Our network engineers steadily developed more and more automated Vending Machine steps to replace what had been manual MOP steps in our network deployments:
- peering notifications
- updating inventory and management systems
- enabling operational monitoring
- waiting for a device to reboot
- performing address assignments
- generating configurations
- regenerating and pushing global iBGP and MPLS meshes
- performing a wide variety of link-level, device-level, and topology-level health checks and validations
- calling existing tool for draining/undraining of production traffic through the device
Vending Machine empowered our network engineers to link these automated steps together into steadily more comprehensive production network deployment workflows within the Vending Machine framework. These workflows define what order steps run in, as well as which steps should run in parallel with which other steps to speed the build process. Steps can be shared and reused across multiple workflows, or they can be isolated to a specific device role or platform.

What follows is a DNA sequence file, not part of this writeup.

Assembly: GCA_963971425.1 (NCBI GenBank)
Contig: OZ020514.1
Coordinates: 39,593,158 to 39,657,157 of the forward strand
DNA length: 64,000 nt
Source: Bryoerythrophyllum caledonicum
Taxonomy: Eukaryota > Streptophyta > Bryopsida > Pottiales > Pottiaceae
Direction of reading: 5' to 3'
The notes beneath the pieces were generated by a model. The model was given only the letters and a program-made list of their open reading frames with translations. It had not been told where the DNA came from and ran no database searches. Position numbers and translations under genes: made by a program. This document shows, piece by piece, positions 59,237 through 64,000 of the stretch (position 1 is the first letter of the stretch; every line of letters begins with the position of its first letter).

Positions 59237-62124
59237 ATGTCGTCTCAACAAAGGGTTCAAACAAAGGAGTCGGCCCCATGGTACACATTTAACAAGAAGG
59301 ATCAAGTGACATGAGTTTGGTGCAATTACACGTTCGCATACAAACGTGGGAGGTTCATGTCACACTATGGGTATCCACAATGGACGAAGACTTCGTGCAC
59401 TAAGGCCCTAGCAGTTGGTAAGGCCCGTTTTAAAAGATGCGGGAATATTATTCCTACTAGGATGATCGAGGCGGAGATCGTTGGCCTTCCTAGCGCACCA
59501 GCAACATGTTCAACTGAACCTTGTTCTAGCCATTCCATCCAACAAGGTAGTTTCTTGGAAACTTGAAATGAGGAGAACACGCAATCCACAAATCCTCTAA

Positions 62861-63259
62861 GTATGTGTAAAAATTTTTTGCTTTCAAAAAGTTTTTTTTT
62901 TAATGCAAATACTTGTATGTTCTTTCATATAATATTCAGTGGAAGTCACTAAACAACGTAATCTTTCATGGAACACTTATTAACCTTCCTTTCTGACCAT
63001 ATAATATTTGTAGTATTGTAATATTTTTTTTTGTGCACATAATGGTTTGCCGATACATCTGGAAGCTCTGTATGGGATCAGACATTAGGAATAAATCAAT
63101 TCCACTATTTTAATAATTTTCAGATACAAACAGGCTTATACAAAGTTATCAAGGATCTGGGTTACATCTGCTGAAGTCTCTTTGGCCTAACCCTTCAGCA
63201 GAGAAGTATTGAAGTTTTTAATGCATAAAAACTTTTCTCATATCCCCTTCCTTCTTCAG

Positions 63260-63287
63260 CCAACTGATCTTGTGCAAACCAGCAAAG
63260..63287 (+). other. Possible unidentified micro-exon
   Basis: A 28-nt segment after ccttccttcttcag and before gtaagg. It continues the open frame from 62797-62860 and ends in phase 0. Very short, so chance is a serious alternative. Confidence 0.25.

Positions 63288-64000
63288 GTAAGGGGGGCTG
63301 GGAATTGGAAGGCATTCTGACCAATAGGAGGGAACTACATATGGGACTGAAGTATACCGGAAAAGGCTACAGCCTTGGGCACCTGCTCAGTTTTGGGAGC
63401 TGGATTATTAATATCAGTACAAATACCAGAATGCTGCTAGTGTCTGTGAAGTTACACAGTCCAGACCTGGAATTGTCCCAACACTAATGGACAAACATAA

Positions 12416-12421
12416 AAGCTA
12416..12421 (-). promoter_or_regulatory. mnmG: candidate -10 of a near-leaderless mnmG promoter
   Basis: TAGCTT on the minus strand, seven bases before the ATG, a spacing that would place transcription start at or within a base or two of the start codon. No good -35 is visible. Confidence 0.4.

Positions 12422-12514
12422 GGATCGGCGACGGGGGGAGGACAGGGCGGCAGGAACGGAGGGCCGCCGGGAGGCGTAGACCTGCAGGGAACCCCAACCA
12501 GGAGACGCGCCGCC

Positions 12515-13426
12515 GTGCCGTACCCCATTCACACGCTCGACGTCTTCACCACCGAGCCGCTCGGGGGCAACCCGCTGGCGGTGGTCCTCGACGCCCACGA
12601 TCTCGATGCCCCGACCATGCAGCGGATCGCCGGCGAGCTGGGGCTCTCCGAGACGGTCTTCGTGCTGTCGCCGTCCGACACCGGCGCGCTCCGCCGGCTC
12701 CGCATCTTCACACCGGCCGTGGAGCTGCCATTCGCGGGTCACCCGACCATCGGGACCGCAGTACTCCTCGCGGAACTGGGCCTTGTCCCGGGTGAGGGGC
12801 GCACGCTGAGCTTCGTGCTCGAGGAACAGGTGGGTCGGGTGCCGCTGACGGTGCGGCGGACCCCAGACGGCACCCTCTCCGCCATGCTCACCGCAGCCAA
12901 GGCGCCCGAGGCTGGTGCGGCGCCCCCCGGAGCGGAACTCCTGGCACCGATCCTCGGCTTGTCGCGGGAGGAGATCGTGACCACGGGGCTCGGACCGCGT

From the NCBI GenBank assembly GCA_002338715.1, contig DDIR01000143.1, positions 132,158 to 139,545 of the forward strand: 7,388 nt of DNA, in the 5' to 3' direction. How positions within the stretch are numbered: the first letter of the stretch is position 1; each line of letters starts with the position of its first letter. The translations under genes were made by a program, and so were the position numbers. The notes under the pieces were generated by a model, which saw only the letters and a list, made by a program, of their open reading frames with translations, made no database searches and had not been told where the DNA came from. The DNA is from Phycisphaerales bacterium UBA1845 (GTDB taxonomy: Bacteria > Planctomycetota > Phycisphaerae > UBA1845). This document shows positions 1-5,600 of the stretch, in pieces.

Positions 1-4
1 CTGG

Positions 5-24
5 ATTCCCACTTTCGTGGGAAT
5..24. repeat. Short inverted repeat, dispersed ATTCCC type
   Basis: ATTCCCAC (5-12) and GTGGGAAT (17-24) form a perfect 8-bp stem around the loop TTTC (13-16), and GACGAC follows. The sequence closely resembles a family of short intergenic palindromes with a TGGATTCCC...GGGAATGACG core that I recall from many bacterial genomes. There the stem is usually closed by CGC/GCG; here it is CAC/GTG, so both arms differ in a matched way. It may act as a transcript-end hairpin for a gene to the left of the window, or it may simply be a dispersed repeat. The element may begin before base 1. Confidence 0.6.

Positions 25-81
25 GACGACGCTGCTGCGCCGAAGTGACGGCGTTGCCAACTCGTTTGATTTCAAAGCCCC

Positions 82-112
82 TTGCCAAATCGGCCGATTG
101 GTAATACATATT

These steps and workflows gradually replaced each and every line and section in our large MOPs, until the MOPs read just one line: “Run Vending Machine.” Or, more literally:
vm configure <device-name>. This same command can be used for every network device, role, and platform that we support in Facebook’s networks. The complexity and variation of the network builds are hidden away, handled by the Vending Machine system and the workflows and steps constructed within it.